Sunday 08 December 2019
Pyramids Plaza, Portsmouth
Doom Days, Bastille’s grippingly confident third album, is a record for turbulent times, finding redemption through human connection in an era when people are increasingly divided and isolated by technology and politics.
Made by Dan Smith with bandmates Kyle Simmons, Will Farquarson and Chris ‘Woody’ Wood, and their regular producer Mark Crew, it sees Bastille stretch out and open up like never before.
When their single Pompeii became a record-breaking, multi-platinum global hit in 2019, Dan Struggled to find his space. “You write songs in your bedroom, then you’re suddenly in a band that people know ,” he says. Seeing himself primarily as a songwriter and record producer rather than a pop star, Dan sometimes felt like an imposter. Despite fronting one of the biggest bands to emerge from the UK in the last decade, he couldn’t shake the feeling that their success was temporary and that he was just passing through.
That changed around the time of 2016’s critically acclaimed Wild World, which wrestled with the emotional consequences of a period of intense political upheaval, as Bastille embraced a series of new opportunities.
Their latest album Doom Days partly a reaction to the panic and unease of Wild World. Dan remembers performing at Germany’s Rock am Ring festival in June 2017, the day after it was evacuated by a bomb threat. “Everything behind us on the screen was paranoid news media and Trumpian politics ,” he says. “Although we were really proud of the show we’d put together, we couldn’t help wondering whether it was our responsibility to hold up a mirror to those things or if our live shows should be a chance to escape them. It’s complicated .”
The first half of the album is about escapism, and the things people are trying to escape. The euphoric Million Pieces, which makes anxiety sound like euphoria, stems from an incident at a party when Dan was trying to enjoy himself while someone insisted on buttonholing him about politics.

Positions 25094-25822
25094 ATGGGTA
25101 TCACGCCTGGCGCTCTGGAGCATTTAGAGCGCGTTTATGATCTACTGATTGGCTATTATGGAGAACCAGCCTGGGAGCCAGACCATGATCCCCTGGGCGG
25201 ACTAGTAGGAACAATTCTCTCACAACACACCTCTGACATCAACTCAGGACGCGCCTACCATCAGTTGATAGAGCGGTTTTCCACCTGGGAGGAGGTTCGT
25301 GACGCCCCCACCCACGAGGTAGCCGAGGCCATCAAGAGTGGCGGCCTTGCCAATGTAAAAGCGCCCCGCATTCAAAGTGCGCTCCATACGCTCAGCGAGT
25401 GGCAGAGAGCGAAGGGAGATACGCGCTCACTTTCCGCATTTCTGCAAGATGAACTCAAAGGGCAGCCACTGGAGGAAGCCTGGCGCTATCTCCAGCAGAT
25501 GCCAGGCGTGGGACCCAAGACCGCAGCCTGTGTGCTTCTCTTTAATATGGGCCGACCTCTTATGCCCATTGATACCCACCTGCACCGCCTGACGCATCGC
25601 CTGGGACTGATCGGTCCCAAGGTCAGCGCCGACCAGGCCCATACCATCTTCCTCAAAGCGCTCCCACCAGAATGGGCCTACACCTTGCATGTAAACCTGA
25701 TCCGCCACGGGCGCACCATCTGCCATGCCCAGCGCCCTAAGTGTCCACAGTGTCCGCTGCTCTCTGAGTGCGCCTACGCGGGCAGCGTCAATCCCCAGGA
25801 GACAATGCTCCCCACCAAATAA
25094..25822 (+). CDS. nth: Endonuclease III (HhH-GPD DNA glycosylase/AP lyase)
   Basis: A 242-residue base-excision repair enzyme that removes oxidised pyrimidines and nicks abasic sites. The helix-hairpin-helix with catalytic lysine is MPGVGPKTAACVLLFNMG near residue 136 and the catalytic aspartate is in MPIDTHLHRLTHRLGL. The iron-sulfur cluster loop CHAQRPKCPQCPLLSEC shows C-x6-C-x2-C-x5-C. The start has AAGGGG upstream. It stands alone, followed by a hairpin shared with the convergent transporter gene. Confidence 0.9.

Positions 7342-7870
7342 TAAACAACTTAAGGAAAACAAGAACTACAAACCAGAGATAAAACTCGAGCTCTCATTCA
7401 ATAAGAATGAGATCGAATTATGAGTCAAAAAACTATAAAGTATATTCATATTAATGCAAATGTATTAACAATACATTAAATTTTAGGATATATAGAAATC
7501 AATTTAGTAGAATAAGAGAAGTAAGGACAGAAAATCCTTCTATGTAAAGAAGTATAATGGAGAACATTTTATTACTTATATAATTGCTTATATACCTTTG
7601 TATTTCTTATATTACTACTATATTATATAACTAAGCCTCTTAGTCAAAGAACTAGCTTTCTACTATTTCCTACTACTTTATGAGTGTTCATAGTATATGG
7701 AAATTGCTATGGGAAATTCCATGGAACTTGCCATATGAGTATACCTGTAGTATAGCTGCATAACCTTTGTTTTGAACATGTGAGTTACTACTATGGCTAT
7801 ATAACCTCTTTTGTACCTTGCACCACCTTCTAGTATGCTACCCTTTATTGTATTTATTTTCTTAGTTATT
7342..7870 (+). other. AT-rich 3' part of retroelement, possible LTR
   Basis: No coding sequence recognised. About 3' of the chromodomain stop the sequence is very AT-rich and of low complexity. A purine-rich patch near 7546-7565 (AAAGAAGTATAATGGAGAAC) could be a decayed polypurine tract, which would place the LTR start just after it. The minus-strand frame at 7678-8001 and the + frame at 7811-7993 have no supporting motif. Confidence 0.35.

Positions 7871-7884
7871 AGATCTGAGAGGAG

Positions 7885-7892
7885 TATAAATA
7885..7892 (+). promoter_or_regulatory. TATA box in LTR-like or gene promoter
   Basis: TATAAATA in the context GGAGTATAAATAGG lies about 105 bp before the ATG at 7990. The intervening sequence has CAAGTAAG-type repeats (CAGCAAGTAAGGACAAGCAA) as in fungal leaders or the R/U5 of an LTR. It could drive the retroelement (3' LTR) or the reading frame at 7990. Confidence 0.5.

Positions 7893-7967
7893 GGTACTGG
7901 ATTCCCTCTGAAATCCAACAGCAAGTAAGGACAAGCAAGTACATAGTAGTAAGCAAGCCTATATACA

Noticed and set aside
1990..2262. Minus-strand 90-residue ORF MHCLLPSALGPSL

Doom Days pivots on the title track, which confronts those crushing issues head-on. “I was thinking about our phone addiction ,” Dan says. “How mad it is to always be holding this thing that’s a rolling, scrolling window into the wonders and horrors of the world. It keeps us in constant contact with total strangers and the people we love, which is both super intimate and totally isolating at the same time. It can be confusing and overwhelming but also brilliant. Originally there were 50 verses for the song because there’s no end to the list of things you might want to escape. All the things we took for granted feel very different now .”
After that psychic purge, the album becomes less manic and more celebratory of the personal connections that make life bearable, whether it’s close friends, 4AM, or a casual hook-up, Another Place. The infectious, galloping breakbeat of Nocturnal Creatures, like the kinetic Million Pieces, is Bastille’s tribute to the 1990s, a less troubled decade that Dan is young enough to mythologise.
Bastille’s newfound confidence can be heard in every second of Doom Days, which is all at once their most personal, their most political and their most danceable record.
The night is closing in. The clock is ticking. LET’S GO.
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